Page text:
State officials have abandoned plans for a rail cargo facility in an economically depressed corner of West Baltimore, amid vocal opposition from residents and diminishing political will. With the state withdrawing more than $30 million in funding, the CSX Transportation facility envisioned for the city's Morrell Park neighborhood will not be built, Maryland Transportation Secretary James T. Smith said Thursday. CSX and the port of Baltimore had been counting on using the facility to help move additional cargo.
HEALTH
By Andrea K. Walker, The Baltimore Sun | July 2, 2014
Johns Hopkins Hospital and the labor union that represents 2,000 service workers ended contract talks without an agreement Tuesday night, despite intervention by the governor. The talks were the first since members of the 1199 SEIU United Healthcare Workers East labor union called off a four-day strike last week after Gov. Martin O'Malley asked the two sides to take a one-week cooling-off period. No new bargaining date has been scheduled, but neither side has said it will suspend negotiations.
HEALTH
By Andrea K. Walker, The Baltimore Sun | May 1, 2014
The labor union representing service workers at The Johns Hopkins Hospital are planning a march and media blitz to criticize the hospital's labor practices after contract negotiations ordered by a federal mediator broke down late Wednesday. The workers, members of 1199 SEIU United Healthcare Workers East labor union, plan to march in downtown Baltimore May 10. Next week, they will place commercials on Baltimore radio stations and advertisements in national newspapers, including The Wall Street Journal and The New York Times.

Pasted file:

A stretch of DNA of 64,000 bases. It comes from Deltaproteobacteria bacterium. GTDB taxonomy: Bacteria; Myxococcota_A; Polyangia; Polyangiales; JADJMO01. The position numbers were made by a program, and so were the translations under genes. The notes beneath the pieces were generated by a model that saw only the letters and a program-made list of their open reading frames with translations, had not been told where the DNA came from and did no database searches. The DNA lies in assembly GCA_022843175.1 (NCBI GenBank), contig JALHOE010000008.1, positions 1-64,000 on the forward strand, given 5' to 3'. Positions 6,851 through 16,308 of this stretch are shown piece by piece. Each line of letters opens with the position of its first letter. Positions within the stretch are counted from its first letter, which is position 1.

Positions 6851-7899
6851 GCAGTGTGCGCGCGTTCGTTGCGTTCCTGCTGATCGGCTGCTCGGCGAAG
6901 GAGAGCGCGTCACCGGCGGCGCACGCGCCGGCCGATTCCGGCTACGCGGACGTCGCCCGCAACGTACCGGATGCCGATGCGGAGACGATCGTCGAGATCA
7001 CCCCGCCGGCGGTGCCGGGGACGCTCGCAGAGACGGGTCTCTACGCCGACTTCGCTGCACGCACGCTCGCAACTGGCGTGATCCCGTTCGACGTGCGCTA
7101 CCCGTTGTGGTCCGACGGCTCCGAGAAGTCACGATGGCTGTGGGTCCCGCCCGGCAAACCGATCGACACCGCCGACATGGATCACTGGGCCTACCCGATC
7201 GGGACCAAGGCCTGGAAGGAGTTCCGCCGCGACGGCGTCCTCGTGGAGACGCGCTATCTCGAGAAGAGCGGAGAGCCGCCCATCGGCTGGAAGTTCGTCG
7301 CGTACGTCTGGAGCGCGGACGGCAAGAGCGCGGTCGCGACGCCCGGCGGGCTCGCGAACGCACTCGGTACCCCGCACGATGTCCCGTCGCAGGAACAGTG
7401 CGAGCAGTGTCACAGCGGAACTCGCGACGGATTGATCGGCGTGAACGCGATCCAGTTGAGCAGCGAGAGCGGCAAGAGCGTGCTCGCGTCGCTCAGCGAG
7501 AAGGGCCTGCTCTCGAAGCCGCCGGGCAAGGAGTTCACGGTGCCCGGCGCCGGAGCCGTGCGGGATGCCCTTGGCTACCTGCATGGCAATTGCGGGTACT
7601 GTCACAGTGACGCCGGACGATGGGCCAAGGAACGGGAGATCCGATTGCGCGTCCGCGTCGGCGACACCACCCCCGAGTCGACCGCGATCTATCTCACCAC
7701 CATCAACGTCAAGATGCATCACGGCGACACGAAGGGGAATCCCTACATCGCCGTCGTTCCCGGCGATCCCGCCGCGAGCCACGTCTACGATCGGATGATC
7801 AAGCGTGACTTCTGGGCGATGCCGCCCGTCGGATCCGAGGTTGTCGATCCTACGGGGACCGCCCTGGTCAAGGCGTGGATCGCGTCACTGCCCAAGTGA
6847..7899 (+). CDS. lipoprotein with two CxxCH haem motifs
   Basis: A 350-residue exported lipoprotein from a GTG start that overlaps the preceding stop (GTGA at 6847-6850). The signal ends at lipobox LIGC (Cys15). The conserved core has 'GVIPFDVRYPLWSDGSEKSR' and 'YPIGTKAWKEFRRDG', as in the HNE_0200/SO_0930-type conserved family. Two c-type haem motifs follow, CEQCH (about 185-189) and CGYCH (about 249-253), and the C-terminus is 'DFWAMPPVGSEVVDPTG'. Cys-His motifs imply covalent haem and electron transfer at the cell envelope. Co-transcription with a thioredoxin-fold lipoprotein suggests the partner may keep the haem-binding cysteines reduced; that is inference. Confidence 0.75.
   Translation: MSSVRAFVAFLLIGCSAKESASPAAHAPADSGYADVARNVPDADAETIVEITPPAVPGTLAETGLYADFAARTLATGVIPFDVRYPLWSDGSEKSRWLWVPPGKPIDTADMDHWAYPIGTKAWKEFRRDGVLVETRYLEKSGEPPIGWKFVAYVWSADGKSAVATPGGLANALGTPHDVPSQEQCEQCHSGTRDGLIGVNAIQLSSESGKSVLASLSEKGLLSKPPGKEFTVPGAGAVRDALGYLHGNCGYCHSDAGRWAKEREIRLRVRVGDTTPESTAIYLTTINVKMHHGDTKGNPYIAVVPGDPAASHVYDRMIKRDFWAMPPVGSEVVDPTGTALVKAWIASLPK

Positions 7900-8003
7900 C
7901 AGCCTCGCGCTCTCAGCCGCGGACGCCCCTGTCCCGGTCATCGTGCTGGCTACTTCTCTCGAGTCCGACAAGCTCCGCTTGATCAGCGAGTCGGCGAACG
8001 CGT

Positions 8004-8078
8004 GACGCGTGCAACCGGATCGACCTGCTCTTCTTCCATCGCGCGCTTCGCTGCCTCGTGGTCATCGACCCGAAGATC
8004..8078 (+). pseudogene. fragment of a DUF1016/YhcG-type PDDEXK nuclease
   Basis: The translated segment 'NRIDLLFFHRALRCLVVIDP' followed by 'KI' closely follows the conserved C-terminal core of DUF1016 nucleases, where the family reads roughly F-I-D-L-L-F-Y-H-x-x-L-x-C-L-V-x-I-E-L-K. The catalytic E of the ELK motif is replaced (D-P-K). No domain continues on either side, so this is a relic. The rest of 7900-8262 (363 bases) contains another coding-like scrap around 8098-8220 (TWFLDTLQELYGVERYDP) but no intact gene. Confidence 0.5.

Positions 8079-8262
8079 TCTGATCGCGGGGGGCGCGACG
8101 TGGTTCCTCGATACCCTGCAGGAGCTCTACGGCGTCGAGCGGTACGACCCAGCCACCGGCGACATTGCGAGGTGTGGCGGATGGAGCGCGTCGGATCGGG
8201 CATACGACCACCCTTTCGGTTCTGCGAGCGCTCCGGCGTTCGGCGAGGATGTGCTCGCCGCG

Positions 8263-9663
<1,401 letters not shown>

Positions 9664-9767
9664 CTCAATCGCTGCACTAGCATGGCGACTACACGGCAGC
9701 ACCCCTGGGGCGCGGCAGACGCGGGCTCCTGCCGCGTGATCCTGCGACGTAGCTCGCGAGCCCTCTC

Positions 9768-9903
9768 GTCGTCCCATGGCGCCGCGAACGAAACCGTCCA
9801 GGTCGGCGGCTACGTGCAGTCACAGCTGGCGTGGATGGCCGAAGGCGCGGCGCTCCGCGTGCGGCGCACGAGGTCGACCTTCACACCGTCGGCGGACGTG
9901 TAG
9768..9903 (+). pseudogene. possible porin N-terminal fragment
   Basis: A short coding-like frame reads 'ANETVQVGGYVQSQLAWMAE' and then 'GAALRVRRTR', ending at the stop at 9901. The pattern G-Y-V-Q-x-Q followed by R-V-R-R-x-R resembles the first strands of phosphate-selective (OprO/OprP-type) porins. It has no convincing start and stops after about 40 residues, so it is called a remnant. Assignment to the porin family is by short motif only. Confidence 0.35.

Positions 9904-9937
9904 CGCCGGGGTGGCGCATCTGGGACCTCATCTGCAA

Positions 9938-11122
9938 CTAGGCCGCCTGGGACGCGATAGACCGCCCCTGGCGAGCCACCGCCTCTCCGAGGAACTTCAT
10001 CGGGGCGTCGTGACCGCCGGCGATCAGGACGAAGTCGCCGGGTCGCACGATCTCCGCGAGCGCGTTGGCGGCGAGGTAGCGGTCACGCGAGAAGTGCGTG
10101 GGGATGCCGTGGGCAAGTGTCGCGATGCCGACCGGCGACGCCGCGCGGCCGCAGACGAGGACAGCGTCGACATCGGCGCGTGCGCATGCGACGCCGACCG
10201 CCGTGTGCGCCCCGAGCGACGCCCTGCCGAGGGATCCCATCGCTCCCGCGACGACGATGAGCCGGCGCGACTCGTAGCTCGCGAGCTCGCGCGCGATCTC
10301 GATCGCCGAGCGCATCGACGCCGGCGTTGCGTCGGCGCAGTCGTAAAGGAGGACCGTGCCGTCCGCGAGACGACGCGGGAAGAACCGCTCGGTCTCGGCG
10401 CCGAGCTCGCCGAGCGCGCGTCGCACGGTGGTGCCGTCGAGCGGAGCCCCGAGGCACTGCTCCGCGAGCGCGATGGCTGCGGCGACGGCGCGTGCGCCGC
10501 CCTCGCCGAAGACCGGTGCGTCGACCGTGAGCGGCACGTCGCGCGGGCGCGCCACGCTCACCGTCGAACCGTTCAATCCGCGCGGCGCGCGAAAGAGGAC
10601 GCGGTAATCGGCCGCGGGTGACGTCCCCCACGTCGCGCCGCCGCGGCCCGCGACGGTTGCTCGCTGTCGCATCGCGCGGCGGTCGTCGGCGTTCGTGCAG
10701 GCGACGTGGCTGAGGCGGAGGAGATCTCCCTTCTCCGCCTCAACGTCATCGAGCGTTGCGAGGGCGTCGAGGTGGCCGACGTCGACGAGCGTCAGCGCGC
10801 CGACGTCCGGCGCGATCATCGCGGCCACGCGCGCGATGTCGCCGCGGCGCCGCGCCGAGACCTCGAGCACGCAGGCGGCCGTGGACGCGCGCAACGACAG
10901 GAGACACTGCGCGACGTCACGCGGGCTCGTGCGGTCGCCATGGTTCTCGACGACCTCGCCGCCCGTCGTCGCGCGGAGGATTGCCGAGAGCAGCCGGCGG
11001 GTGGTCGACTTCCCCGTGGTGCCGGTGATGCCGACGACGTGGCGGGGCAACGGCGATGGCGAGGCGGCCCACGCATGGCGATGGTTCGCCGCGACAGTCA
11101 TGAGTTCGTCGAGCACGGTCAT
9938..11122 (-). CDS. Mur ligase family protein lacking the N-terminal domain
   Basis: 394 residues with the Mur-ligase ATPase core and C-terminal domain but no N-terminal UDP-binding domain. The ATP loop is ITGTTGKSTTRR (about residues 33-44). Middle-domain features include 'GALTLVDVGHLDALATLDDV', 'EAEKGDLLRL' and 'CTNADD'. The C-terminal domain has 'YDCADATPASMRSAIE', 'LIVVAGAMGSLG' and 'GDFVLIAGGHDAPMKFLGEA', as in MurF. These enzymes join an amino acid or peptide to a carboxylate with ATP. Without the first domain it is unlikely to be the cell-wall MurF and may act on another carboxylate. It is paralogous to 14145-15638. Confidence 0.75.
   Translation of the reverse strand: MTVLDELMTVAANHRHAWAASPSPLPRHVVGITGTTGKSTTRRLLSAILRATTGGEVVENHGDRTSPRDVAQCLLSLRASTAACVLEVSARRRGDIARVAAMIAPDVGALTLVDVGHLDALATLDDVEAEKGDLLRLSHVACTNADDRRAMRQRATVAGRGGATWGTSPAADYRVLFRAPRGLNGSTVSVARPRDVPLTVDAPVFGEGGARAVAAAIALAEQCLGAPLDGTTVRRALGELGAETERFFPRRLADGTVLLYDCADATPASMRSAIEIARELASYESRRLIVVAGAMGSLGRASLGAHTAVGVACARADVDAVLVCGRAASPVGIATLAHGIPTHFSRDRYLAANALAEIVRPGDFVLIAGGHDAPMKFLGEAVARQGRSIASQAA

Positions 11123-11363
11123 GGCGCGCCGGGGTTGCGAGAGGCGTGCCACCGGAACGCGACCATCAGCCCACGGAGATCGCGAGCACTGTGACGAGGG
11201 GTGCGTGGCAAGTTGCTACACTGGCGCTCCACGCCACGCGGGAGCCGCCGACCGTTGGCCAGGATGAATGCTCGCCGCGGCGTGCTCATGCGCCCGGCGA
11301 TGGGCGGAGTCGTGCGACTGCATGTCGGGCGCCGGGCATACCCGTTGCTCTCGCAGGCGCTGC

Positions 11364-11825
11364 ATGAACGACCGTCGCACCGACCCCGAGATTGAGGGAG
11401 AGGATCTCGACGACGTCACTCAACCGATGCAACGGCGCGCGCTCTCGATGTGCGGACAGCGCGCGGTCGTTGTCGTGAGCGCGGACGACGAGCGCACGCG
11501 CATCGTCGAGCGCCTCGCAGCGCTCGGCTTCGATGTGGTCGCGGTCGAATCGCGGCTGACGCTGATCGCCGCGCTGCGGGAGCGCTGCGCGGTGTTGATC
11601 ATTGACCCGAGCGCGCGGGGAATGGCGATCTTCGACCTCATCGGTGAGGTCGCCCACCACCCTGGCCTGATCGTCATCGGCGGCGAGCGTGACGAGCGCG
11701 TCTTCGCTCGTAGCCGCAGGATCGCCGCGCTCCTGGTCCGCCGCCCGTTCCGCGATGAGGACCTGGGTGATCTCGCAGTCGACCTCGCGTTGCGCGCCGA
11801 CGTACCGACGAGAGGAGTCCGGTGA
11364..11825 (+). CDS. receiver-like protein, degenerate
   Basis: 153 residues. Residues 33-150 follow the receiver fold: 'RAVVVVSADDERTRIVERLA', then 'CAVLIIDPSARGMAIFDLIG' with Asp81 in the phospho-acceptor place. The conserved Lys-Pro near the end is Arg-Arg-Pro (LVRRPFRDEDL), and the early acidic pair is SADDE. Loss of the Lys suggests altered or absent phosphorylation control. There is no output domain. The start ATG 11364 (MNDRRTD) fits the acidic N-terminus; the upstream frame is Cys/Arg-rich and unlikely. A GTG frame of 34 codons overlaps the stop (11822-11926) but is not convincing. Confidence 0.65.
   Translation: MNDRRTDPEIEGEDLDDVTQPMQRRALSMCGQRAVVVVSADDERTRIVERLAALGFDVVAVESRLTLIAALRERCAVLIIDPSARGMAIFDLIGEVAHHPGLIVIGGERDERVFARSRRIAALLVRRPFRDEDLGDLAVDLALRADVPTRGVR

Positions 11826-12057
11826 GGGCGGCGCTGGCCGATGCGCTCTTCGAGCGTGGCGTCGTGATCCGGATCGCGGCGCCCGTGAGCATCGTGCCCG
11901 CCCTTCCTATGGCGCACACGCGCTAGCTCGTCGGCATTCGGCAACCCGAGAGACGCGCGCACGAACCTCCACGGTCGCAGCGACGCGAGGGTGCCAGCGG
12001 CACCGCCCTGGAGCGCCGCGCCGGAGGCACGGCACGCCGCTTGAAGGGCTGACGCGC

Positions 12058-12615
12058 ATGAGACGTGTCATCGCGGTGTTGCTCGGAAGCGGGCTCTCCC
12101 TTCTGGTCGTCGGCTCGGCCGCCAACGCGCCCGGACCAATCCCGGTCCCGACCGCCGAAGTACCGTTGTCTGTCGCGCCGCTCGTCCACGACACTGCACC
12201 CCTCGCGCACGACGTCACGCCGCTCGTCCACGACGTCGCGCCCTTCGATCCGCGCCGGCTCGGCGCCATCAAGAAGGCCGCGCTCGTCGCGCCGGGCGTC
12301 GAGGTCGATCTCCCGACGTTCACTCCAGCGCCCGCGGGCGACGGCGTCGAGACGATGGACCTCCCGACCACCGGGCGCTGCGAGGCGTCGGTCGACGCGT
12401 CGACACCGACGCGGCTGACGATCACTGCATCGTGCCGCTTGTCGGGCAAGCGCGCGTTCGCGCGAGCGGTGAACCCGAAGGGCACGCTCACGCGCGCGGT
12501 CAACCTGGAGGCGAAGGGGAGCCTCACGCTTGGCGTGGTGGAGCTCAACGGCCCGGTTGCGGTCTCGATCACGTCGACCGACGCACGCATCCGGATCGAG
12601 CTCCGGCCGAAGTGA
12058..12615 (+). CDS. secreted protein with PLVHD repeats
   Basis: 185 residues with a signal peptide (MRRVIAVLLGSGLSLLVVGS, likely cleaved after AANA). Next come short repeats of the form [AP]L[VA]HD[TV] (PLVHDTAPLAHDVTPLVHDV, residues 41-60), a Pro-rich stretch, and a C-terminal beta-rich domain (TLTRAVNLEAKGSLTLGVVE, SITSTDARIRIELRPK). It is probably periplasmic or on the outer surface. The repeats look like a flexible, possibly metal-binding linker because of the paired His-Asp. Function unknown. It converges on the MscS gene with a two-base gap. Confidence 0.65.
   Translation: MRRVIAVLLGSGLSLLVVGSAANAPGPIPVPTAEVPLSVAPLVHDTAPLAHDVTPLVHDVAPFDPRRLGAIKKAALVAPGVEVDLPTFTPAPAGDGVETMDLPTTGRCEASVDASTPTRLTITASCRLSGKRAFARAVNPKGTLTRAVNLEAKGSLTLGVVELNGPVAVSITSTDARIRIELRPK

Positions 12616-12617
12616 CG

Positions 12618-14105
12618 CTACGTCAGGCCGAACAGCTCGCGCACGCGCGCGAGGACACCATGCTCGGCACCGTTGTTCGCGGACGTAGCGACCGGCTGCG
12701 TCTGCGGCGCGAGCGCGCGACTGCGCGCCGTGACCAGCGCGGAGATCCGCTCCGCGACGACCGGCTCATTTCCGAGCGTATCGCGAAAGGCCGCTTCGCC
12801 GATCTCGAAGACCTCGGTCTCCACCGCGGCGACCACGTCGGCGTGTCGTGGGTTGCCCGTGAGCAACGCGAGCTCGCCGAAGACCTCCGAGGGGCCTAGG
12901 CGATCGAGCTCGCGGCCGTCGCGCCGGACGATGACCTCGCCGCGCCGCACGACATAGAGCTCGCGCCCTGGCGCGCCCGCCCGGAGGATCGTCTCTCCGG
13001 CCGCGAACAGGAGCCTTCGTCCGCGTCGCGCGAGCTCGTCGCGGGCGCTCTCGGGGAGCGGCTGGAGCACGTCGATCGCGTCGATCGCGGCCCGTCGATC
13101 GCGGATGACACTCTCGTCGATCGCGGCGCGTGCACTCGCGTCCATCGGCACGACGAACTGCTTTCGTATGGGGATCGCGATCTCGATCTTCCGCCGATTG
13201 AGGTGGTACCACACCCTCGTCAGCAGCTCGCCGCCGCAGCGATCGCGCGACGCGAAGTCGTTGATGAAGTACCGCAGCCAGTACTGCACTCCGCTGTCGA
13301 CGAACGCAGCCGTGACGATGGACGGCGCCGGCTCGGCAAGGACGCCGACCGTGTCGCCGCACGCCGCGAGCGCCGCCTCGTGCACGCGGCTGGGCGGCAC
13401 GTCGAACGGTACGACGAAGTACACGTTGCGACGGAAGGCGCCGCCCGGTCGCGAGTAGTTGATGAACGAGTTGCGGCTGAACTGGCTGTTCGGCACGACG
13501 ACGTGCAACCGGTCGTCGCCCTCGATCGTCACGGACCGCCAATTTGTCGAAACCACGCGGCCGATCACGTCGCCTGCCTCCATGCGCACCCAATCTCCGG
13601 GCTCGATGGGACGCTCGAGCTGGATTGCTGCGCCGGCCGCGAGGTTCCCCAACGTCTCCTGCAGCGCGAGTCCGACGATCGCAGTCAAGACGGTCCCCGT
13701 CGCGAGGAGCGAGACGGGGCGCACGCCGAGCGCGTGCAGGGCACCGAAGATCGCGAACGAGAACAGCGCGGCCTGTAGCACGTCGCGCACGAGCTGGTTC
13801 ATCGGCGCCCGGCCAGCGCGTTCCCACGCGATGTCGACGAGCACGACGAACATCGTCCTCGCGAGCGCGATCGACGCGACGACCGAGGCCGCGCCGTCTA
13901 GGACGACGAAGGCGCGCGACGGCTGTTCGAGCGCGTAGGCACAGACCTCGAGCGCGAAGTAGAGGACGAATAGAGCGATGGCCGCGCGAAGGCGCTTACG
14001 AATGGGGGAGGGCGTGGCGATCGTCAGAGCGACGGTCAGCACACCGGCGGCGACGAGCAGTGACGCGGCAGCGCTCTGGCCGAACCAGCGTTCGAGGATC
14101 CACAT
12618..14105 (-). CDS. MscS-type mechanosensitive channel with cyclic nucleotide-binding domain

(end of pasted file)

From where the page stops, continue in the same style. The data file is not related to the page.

SPORTS
By Edward Lee, The Baltimore Sun | March 30, 2014
After No. 10 Johns Hopkins pulled within two goals of No. 6 North Carolina at 10-8 just 1 minute, 53 seconds into the fourth quarter Saturday, the Tar Heels' Joey Sankey hung up long-stick midfielder Michael Pellegrino in front of the net and stood behind the cage for about two minutes. Blue Jays fans screamed for a stalling call on Sankey, but officials - sticking to a recent rule change - did not assess the stall until Pellegrino stepped out of the crease. As the 30-second shot clock wound down to zero, Sankey scored off a pass from senior attackman Pat Foster (Boys' Latin)
NEWS
By Kevin Rector, The Baltimore Sun | March 28, 2014
Convinced it can spend less money yet provide better bus service, Howard County plans to cut out the organization that provides transportation to thousands of Central Marylanders each day and replace it with a new transit agency. Howard County officials are luring partners such as Prince George's County, Annapolis and Laurel to the new Regional Transportation Agency, promising lower costs and more control over operational decisions. On Thursday, Anne Arundel County joined Howard's venture.
NEWS
By Timothy B. Wheeler, The Baltimore Sun | March 10, 2014
Key senators have put language in the state budget bill that would stall Maryland's efforts to limit one of the Chesapeake Bay's main pollutants, phosphorus. The amendment by the Budget & Taxation Committee would prohibit the state from issuing new regulations on phosphorus, pending the results of an economic impact study. And when that is done, the committee would have 45 days for review and to recommend further action. Sen. James N. Mathias Jr., an Eastern Shore Democrat who sought the budget restriction, says he wants to shield the state's farmers and the poultry industry from potentially very costly and disruptive regulations.